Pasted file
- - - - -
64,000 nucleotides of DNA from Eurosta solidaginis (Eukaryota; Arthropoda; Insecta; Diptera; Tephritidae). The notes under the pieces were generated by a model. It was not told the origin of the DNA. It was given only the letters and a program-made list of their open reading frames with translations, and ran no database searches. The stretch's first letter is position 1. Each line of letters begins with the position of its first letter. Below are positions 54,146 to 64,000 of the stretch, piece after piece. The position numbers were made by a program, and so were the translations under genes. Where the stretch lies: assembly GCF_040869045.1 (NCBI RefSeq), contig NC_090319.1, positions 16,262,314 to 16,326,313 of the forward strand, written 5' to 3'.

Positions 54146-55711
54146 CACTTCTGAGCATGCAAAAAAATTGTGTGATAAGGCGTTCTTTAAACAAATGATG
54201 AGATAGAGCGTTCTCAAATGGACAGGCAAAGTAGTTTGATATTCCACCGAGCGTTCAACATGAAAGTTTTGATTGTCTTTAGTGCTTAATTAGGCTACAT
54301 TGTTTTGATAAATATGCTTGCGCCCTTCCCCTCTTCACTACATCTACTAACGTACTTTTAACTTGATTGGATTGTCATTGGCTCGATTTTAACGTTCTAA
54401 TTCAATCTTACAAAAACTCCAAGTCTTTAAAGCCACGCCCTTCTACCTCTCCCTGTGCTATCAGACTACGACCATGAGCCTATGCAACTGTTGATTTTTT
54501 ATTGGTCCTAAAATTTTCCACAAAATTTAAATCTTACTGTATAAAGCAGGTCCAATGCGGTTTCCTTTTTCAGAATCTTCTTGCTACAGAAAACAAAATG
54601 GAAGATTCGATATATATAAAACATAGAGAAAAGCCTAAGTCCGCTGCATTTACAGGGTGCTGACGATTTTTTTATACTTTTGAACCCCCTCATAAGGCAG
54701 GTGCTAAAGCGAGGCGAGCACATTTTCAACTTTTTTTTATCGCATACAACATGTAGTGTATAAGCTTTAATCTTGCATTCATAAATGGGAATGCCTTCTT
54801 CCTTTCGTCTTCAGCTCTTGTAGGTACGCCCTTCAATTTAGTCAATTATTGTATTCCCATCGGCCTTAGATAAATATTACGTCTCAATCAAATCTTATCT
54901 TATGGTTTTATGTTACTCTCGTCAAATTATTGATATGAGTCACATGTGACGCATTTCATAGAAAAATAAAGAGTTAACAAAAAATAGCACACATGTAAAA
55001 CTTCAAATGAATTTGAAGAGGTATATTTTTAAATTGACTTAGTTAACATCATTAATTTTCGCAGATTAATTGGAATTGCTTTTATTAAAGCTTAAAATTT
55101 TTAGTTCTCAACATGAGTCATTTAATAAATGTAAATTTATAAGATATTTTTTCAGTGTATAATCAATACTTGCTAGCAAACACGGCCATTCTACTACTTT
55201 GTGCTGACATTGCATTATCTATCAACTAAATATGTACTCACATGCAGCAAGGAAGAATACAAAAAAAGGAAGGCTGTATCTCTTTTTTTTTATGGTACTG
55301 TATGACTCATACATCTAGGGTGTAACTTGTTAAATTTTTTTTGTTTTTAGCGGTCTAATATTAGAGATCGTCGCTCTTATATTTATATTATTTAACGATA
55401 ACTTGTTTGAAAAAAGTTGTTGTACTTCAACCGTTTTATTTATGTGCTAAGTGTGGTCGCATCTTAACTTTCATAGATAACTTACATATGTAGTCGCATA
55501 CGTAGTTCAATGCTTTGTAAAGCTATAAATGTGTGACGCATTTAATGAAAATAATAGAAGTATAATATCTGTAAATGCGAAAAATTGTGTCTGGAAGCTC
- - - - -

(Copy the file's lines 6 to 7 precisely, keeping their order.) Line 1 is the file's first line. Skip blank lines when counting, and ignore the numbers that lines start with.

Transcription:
54401 TTCAATCTTACAAAAACTCCAAGTCTTTAAAGCCACGCCCTTCTACCTCTCCCTGTGCTATCAGACTACGACCATGAGCCTATGCAACTGTTGATTTTTT
54501 ATTGGTCCTAAAATTTTCCACAAAATTTAAATCTTACTGTATAAAGCAGGTCCAATGCGGTTTCCTTTTTCAGAATCTTCTTGCTACAGAAAACAAAATG